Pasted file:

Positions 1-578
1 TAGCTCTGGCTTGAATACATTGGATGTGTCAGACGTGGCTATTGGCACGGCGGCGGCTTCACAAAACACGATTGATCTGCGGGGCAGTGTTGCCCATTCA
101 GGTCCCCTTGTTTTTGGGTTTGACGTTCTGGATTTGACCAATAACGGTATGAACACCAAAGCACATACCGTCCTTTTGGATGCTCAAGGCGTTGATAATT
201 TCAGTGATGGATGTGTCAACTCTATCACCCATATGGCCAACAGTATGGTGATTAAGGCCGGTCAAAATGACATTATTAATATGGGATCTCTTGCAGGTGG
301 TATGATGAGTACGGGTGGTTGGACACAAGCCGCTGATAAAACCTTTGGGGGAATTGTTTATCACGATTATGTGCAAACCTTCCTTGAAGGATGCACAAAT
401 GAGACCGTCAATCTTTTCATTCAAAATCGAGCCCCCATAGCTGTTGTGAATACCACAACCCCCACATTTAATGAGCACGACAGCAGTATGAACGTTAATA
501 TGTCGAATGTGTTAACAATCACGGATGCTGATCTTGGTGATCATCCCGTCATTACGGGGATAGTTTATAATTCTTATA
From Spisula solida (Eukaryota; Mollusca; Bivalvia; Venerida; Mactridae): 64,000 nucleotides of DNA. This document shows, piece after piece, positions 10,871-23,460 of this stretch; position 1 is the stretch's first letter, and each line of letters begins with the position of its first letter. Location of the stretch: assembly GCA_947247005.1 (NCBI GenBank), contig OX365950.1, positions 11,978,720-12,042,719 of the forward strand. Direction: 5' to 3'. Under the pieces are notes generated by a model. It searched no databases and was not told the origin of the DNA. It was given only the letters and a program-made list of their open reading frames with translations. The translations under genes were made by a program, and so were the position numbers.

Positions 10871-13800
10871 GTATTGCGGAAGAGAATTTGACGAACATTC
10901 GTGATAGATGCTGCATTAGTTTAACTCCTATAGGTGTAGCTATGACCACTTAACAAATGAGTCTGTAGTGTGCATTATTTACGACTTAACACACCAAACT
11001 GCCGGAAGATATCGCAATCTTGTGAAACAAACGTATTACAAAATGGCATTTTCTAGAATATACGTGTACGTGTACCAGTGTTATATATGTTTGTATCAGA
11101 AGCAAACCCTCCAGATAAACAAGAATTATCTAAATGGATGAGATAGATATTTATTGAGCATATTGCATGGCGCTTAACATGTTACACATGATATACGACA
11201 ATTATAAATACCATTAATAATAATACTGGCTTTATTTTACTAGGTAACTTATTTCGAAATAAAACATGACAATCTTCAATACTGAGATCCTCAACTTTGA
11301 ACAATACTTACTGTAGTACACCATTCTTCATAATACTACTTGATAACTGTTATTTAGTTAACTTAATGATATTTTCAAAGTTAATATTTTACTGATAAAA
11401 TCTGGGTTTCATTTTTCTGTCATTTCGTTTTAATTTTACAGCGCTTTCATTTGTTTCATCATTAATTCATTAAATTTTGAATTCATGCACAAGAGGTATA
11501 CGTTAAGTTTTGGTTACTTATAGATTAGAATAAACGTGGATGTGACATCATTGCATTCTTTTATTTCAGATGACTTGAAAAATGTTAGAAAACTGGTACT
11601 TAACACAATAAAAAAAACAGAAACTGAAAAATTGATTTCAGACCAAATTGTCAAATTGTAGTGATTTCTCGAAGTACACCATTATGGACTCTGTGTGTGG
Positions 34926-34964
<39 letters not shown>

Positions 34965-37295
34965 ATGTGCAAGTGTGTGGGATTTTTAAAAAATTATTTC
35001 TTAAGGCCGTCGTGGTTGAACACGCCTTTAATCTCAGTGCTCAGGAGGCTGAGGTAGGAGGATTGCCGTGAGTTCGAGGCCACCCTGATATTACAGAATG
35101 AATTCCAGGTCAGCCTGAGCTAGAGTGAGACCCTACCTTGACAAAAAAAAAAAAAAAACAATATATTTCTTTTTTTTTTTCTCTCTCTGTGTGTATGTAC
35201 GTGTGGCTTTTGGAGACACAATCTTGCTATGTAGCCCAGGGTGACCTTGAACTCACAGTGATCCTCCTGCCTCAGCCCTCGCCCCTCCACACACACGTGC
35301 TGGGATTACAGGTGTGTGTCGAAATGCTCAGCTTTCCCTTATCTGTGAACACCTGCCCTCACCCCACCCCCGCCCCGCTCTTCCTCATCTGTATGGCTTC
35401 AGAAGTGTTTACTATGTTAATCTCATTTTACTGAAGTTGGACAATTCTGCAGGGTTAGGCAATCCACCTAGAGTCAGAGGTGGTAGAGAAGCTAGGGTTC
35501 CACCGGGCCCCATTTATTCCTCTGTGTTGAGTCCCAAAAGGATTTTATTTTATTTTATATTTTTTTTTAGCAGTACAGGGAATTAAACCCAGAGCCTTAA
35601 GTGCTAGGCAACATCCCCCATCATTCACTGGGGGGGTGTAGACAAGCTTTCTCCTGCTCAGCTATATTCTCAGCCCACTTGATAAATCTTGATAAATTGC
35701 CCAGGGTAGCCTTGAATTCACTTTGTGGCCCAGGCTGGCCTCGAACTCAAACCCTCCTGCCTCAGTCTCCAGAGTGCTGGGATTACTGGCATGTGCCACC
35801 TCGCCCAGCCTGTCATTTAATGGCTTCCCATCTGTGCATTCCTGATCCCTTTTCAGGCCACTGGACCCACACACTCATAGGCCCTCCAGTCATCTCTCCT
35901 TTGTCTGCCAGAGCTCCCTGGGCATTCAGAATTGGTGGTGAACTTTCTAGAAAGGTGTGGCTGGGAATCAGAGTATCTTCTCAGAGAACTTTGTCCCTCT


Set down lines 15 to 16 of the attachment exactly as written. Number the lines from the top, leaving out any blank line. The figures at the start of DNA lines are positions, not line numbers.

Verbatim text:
11301 ACAATACTTACTGTAGTACACCATTCTTCATAATACTACTTGATAACTGTTATTTAGTTAACTTAATGATATTTTCAAAGTTAATATTTTACTGATAAAA
11401 TCTGGGTTTCATTTTTCTGTCATTTCGTTTTAATTTTACAGCGCTTTCATTTGTTTCATCATTAATTCATTAAATTTTGAATTCATGCACAAGAGGTATA